Confusion reigns as IOC could hedge on Russia decision

Must announce by Sunday if Russian Olympic Committee is reinstated

Confusion reigns as IOC could hedge on Russia decision
The decision whether to reinstate the Russian Olympic Committee prior to the closing ceremony in Pyeongchang is ultimately in the hands of IOC President Thomas Bach. © Fabrice Coffrini/AFP/Getty Images

By Stephen Wade, The Associated Press

Confusion reigns over how the International Olympic Committee will decide what to do with the banned Russian Olympic Committee. They could readmit them, continue the ban or hedge with what the IOC says might be a "partial solution."

The IOC must announce by Sunday if the Russian Olympic Committee will be readmitted to the Olympic family after being ousted because of a massive doping scandal. That would allow about 160 Russian athletes competing at the Games in Pyeongchang to fly their own flag on Sunday at the closing ceremony. They've been competing in South Korea under a neutral flag under the name "Olympic Athletes from Russia."

Two strikes against readmission are positive doping tests by two Russian athletes, including one who had to forfeit his bronze medal. That's half of the four doping cases reported so far at this year's Olympics.

The positive tests come as the IOC has bragged that Russian athletes had been "rigorously tested" months before the games — and during them.

Partial lifting of ban may be necessary

Almost three months ago, IOC President Thomas Bach and the dozen members of the executive board acted alone on Dec. 5 to ban Russia. But IOC spokesman Mark Adams could not explain who would decide this time: the executive board on Saturday, or the full membership meeting on Sunday.

"The executive board will hear and decide on the basis of what they've heard ... what the next step will be," Adams said.

He said the Russian scandal would be debated by the full membership on Sunday, "but whether there will be a vote or not, I'm not able to say."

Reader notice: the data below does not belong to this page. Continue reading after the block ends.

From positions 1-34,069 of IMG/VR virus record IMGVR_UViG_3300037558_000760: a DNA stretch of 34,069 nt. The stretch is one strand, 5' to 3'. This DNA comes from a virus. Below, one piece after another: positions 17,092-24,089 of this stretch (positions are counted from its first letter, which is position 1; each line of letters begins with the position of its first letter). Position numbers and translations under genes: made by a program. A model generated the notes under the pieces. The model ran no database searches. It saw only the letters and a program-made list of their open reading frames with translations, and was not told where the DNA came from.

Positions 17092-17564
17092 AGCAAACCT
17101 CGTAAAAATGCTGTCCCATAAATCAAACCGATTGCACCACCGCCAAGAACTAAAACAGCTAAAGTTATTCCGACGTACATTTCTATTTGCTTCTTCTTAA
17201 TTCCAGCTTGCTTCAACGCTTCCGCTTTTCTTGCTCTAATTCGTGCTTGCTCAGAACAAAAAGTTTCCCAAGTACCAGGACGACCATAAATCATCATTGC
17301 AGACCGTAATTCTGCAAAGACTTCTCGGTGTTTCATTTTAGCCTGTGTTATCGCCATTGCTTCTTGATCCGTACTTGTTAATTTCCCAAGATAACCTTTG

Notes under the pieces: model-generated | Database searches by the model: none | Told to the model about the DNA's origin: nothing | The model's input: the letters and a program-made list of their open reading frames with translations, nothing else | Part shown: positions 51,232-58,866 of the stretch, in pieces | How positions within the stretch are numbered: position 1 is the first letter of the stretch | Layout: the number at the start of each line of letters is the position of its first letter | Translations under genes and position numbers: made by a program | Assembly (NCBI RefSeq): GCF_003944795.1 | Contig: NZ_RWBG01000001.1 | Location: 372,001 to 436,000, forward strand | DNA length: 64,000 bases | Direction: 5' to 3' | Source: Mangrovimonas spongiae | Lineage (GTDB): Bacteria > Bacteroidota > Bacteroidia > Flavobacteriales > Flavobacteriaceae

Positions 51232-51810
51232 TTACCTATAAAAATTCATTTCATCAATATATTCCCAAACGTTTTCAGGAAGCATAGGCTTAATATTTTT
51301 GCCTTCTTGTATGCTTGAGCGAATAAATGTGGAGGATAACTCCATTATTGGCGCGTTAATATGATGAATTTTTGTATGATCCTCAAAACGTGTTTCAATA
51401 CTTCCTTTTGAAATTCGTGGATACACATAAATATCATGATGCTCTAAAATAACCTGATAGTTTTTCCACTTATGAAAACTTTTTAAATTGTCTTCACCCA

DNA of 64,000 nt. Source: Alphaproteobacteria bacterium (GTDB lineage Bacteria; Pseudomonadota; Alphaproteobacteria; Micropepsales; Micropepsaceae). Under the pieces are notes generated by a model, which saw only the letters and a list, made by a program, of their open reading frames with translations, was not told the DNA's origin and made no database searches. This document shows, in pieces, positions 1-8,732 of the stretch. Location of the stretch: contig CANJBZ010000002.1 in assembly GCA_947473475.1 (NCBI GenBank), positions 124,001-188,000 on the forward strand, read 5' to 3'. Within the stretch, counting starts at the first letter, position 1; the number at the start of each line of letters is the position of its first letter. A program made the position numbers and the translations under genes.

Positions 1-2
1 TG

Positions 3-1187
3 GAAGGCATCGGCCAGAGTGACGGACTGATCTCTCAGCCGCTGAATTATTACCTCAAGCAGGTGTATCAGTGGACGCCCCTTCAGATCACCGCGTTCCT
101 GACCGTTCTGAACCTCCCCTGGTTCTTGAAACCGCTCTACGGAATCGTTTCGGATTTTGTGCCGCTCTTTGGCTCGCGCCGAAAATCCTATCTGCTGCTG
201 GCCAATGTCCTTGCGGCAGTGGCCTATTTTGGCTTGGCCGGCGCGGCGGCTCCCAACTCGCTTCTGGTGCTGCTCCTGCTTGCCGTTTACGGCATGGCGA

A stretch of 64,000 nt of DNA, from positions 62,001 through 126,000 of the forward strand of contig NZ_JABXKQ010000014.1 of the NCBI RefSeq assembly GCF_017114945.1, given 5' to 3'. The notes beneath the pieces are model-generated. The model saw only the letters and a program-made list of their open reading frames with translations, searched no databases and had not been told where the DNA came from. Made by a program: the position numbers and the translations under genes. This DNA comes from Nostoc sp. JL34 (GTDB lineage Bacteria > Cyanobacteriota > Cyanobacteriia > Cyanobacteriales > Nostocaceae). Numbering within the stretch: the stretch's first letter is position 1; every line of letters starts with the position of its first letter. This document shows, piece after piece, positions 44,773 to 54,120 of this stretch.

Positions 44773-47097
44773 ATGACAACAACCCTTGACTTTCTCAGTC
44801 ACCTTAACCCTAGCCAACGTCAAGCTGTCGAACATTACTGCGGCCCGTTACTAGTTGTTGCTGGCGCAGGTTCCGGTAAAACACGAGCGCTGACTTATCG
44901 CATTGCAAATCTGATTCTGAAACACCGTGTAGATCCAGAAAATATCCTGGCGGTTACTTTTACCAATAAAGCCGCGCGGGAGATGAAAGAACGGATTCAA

He also said "a partial lifting [of the ban] is an option that is available to discuss and decide — should it be necessary."

In Bach's hands

Bach is almost certain to make the final decision. He has argued individual athletes should not be punished for the sprawling, state-run scandal. He has also seemed hesitant to move against a powerful member like Russia.

The executive board is often seen as a rubber stamp, and even more so the full membership. Many of those members have left Pyeongchang, including the IOC's two strongest dissenting voices: Richard Pound of Canada and Adam Pengilly of Britain. They have been the only two members to openly oppose Bach.

Pound left on his own, upset that the IOC allowed Russia to participate. Pengilly was expelled from the games last week after a run-in with a security guard. Pengilly disputed details of the incident, but the IOC moved quickly to send him home.

The IOC's full membership is 100, but three are suspended. That means only 49 members are needed for a quorum on Sunday. The IOC says it will have one, and is asking some members to return just to make sure.

The Institute of National Anti-Doping Organizations has ripped the IOC for allowing Russians to compete. In an open letter, it said "you can't merely wish away the most significant fraud in the history of sport." It said by not taking hard action this time, the IOC "would be culpable in this effort to defraud clean athletes of the world."